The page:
Johnson's route into experimental music was certainly via industrial music, a movement that possibly did far more to create a widespread DIY ethic than punk ever did. Like the rest of us, his musical beginnings were more prosaic. "I grew up on heavy metal, thrash and hard-core, all pretty much intense music, or at least I thought it was at the time. There is actually a Christian heavy metal band called Aphasia in America, which I recently discovered (their sleeve credit notes are really funny and one of them looks like David Copperfield). I started to listen to more industrial based music only shortly prior to Aphasia. It was the industrial stuff that tempted me to play with sounds. I began just mixing existing sounds (e.g. records, CDs, telly, videos) on a two-channel mixer and recorded the results. I liked being in control of the actual process and the possibilities available. After toying with this for a few months I began to have ideas that could only be achieved with the use of a sampler. From buying a sampler in late 1993 I began my exploration of sound. This is also when I began listening to real experimental music, which greatly inspired my early work. These days I listen to anything, both underground and commercial."

Aphasia's first full-length album, Stereoisomerism, built on the previous releases while adding new elements. As well as Johnson's own recordings (some of which are listed on the CD inlay card: "small tin cans / rotten timber / plastic / electric static / barbed wire / shovel, grit"), sounds were contributed from like-minded sound-sculptors Brume, Dachise and Toy Bizarre. More radical is the unexpected presence of drum-and-bass rhythms dropped in on top of the beautifully balanced ambience.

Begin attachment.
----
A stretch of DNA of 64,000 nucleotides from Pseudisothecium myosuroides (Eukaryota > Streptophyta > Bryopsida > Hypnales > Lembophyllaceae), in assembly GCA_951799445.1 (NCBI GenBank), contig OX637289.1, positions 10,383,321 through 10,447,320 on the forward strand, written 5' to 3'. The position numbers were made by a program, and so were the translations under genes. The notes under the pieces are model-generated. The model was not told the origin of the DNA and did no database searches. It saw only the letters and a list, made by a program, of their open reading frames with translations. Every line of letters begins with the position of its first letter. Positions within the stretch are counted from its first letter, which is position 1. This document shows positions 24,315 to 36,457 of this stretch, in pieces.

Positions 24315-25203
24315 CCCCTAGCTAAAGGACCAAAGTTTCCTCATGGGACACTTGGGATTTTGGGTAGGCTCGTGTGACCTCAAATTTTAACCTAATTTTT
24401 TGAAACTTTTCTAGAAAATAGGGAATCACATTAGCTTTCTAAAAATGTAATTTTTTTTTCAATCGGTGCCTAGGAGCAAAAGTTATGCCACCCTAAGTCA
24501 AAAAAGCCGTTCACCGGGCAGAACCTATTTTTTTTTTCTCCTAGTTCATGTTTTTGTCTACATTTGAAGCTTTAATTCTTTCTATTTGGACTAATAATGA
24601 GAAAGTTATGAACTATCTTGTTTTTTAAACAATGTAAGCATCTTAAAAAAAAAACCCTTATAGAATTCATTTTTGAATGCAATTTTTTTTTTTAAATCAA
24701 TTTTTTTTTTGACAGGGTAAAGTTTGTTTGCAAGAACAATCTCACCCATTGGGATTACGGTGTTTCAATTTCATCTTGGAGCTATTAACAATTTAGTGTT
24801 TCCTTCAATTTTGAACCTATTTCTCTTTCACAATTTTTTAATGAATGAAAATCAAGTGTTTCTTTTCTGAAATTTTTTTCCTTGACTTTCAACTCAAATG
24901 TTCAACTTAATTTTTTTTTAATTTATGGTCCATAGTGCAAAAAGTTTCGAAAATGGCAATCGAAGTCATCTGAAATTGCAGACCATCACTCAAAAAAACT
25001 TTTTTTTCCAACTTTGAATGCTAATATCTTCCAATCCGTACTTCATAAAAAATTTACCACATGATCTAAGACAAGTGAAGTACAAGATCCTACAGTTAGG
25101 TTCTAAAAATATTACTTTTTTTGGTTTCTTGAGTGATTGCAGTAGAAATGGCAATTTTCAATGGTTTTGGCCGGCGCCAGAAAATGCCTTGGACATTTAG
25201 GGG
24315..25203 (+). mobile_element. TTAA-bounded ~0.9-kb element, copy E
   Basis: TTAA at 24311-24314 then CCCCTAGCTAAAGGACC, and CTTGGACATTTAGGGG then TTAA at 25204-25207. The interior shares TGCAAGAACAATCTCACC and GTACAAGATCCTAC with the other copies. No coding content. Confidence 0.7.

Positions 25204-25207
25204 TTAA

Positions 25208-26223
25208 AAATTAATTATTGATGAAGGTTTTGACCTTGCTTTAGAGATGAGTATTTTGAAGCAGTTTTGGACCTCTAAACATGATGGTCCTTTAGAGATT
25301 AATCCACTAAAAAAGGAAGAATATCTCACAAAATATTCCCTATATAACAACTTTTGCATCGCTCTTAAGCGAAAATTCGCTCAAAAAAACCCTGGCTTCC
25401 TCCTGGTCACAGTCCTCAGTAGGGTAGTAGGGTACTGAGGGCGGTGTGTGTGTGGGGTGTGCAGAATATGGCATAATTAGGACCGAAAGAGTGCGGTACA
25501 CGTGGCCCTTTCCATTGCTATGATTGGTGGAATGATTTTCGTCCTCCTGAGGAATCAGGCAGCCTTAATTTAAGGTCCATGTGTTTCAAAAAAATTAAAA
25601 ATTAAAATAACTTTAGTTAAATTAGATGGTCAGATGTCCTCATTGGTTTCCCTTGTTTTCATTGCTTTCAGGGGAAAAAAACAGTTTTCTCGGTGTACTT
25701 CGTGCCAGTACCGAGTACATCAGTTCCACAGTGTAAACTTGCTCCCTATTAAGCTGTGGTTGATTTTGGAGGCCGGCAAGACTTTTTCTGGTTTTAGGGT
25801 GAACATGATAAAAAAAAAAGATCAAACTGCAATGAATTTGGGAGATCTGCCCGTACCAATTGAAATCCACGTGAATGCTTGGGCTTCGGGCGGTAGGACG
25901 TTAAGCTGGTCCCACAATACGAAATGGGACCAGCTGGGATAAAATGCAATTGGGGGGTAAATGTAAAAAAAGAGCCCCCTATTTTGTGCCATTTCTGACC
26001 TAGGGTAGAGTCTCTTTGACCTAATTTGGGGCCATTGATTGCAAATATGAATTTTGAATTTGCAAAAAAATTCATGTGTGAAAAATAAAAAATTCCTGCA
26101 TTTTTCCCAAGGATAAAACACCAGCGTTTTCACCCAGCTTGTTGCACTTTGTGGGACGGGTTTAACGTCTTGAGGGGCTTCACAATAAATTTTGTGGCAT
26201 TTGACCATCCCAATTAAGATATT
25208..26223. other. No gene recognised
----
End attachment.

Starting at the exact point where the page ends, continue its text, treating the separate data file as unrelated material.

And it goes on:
"I thought the beats which only lasted a few bars or so worked best in relation to their background composition. Others possibly took up too much space and promoted mental stagnation. Aphasia has always been about mixing and processing sounds in non-rhythm structures to create music purely for mental stimulation. It has up to Stereoisomerism always been a non-physical event, beats have never really painted pictures in my head. However, to keep moving and mixing different styles to create something new, I felt I had to use beats. Certain artists probably influenced me to do so too, I listen to a lot of beat orientated music."

The rhythms added a tension that's often lacking from this sort of music, as well as demonstrating a rare breadth of vision. And it's not just drum-and-bass: on the track Stereoisomerism 2 there's an industrial pounding and screeching that rivals anything Test Dept or Einstürzende Neubauten ever came up with.

"I am certainly going to continue using beats but they will be kept to a minimum and used subtly to create a feeling or change (perhaps only lasting quarter, half bars or 3 to 4 at the most). I probably won't continue to use recognisable styles such as drum n' bass but more abstract heavily processed beats not easily identifiable with any style or even with actually being a beat but still retaining the rhythm."

The sheer range of sounds on Stereoisomerism was impressive, particularly the fact that nothing seems out of place. As on previous albums, contrast is key. I wondered to what extent Johnson was happy with the way his music had progressed, how he felt about previous releases.

"I don't really look back at past work, apart from my collection of model aeroplanes. Once it's released you cannot change it so I don't think about it. I don't even have a copy of all Aphasia CD releases. It is the feeling of creating something new that satisfies me. But I would say that I am happy with all previous work, be it now or when recorded. Satisfaction does tend to wear off as time goes on, which is only natural. If it didn't I'd be less motivated to continue. Each release has acted as a stepping stone to the next, progression would not have occurred without each one. So whether I now like them or not becomes less important. In particular, I suppose Stereoisomerism was quite satisfactory, being the most accessible work I've done without compromising any elements. Perhaps the use of rhythms made it friendly to the ears of the general listener. It was also made special being the first full-length album, I suppose."

Stereoisomerism also makes plenty of use of other music, such as hymns sung in French or folk accordion music, both left untreated and sometimes grossly distorted. Again, it's tempting to try and impose some sort of narrative, but these fragments aren't treated any differently from the other sounds used.